The Justice Department announced a coordinated international takedown of ChipMixer, a darknet cryptocurrency “mixing” service responsible for laundering more than $3 billion worth of cryptocurrency, between 2017 and the present, in furtherance of, among other activities, ransomware, darknet market, fraud, cryptocurrency heists and other hacking schemes.
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The operation involved U.S. federal law enforcement’s court-authorized seizure of two domains that directed users to the ChipMixer service and one Github account, as well as the German Federal Criminal Police’s Bundeskriminalamt seizure of the ChipMixer back-end servers and more than $46 million in cryptocurrency.
Coinciding with the ChipMixer takedown efforts, Minh Quốc Nguyễn of Hanoi, Vietnam, was charged in Philadelphia with money laundering, operating an unlicensed money transmitting business and identity theft, connected to the operation of ChipMixer.
According to court documents, ChipMixer, one of the most widely used mixers to launder criminally-derived funds, allowed customers to deposit bitcoin, which ChipMixer then mixed with other ChipMixer users’ bitcoin, commingling the funds in a way that made it difficult for law enforcement or regulators to trace the transactions.
As detailed in the complaint, ChipMixer offered numerous features to enhance its criminal customers’ anonymity. ChipMixer had a clearnet web domain but operated primarily as a Tor hidden service, concealing the operating location of its servers to prevent seizure by law enforcement.
ChipMixer serviced many customers in the United States, but did not register with the U.S. Department of the Treasury’s Financial Crimes Enforcement Network (FinCEN) and did not collect identifying information about its customers.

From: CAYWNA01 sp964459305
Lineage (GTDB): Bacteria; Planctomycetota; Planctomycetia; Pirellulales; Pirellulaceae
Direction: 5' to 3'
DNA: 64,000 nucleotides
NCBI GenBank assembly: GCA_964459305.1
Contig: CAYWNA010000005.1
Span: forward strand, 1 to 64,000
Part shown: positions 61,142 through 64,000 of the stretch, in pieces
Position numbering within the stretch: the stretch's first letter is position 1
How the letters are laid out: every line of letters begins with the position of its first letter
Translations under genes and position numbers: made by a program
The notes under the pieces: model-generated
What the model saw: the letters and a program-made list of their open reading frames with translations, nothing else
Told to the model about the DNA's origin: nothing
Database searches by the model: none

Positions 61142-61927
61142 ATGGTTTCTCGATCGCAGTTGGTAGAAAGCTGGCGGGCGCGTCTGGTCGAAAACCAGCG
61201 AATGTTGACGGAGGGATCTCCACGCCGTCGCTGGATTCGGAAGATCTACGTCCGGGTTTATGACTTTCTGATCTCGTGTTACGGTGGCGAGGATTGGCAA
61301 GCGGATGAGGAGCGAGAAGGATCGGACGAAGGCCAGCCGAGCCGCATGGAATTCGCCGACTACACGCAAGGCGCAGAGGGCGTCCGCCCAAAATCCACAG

As alleged in the complaint, ChipMixer attracted a significant criminal clientele and became indispensable in obfuscating and laundering funds from multiple criminal schemes. Between August 2017 and March 2023, ChipMixer processed:
• $17 million in bitcoin for criminals connected to approximately 37 ransomware strains, including Sodinokibi, Mamba and Suncrypt;
• Over $700 million in bitcoin associated with wallets designated as stolen funds, including those related to heists by North Korean cyber actors from Axie Infinity’s Ronin Bridge and Harmony’s Horizon Bridge in 2022 and 2020, respectively;
• More than $200 million in bitcoin associated either directly or through intermediaries with darknet markets, including more than $60 million in bitcoin processed on behalf of customers of Hydra Market, the largest and longest running darknet market in the world until its April 2022 shutdown by U.S. and German law enforcement;
• More than $35 million in bitcoin associated either directly or through intermediaries with “fraud shops,” which are used by criminals to buy and sell stolen credit cards, hacked account credentials and data stolen through network intrusions; and
• Bitcoin used by the Russian General Staff Main Intelligence Directorate (GRU), 85th Main Special Service Center, military unit 26165 (aka APT 28) to purchase infrastructure for the Drovorub malware, which was first disclosed in a joint cybersecurity advisory released by the FBI and National Security Agency in August 2020.
Beginning in and around August 2017, as alleged in the complaint, Nguyễn created and operated the online infrastructure used by ChipMixer and promoted ChipMixer’s services online.
Nguyễn registered domain names, procured hosting services and paid for the services used to run ChipMixer through the use of identity theft, pseudonyms, and anonymous email providers.
In online posts, Nguyễn publicly derided efforts to curtail money laundering, posting in reference to anti-money laundering (AML) and know-your-customer (KYC) legal requirements that “AML/KYC is a sellout to the banks and governments,” advising customers “please do not use AML/KYC exchanges” and instructing them how to use ChipMixer to evade reporting requirements.
Nguyễn is charged with operating an unlicensed money transmitting business, money laundering and identity theft. If convicted, he faces a maximum penalty of 40 years in prison.
The FBI, HSI Phoenix and HSI The Hague investigated the case. The U.S. Attorney’s Office for the Eastern District of Pennsylvania is prosecuting the case.
German law enforcement authorities took separate actions today under its authorities. The FBI’s Legal Attaché in Germany, the HSI office in The Hague, the HSI Cyber Crimes Center, the Justice Department’s Office of International Affairs and National Cryptocurrency Enforcement Team, EUROPOL, the Polish Cyber Police (Centralnego Biura Zwalczania Cyberprzestępczości) and Zurich State Police (Kantonspolizei Zürich) provided assistance in this case. ■
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